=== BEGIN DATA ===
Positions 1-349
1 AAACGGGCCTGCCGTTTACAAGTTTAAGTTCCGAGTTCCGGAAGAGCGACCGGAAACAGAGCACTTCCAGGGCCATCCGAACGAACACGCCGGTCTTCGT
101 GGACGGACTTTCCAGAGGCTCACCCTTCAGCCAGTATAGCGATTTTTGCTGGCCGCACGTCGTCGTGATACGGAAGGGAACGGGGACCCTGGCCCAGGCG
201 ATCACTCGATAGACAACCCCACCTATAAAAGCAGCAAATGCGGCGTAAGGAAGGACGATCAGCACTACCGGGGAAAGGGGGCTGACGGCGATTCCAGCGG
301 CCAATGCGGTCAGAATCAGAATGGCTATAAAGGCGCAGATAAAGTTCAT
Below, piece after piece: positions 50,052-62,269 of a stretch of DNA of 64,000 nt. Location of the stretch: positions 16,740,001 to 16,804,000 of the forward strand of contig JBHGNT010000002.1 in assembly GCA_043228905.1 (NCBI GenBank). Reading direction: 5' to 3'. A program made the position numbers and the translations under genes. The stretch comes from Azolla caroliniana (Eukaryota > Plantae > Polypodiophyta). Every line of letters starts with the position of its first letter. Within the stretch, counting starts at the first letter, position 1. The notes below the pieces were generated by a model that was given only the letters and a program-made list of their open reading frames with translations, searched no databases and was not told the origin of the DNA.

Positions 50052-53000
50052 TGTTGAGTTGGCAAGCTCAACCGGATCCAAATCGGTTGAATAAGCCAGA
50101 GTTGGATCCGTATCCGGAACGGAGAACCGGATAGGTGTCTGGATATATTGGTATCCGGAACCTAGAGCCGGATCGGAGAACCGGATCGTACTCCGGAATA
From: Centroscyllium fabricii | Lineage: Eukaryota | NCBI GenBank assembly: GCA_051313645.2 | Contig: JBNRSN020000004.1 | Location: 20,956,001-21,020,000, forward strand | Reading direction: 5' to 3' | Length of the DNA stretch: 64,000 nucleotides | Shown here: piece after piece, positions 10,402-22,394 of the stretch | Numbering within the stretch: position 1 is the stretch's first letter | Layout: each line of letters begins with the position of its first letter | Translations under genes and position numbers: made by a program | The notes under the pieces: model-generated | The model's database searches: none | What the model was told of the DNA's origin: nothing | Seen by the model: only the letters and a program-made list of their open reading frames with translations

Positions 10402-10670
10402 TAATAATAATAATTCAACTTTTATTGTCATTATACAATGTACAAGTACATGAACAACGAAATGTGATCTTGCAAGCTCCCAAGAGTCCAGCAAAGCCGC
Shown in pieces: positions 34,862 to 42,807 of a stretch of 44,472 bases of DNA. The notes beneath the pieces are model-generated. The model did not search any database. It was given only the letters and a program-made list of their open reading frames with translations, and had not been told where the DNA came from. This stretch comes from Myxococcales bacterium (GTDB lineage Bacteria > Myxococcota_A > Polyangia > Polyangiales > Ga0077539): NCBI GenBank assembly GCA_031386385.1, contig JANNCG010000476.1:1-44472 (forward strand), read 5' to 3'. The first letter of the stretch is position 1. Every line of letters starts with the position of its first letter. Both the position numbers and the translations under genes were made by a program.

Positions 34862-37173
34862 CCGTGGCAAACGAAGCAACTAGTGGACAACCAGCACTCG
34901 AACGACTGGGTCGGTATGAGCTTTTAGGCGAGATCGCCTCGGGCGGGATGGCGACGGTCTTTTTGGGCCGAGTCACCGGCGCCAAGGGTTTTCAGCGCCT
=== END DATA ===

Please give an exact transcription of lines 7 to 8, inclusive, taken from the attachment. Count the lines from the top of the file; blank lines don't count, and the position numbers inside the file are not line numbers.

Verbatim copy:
Positions 50052-53000
50052 TGTTGAGTTGGCAAGCTCAACCGGATCCAAATCGGTTGAATAAGCCAGA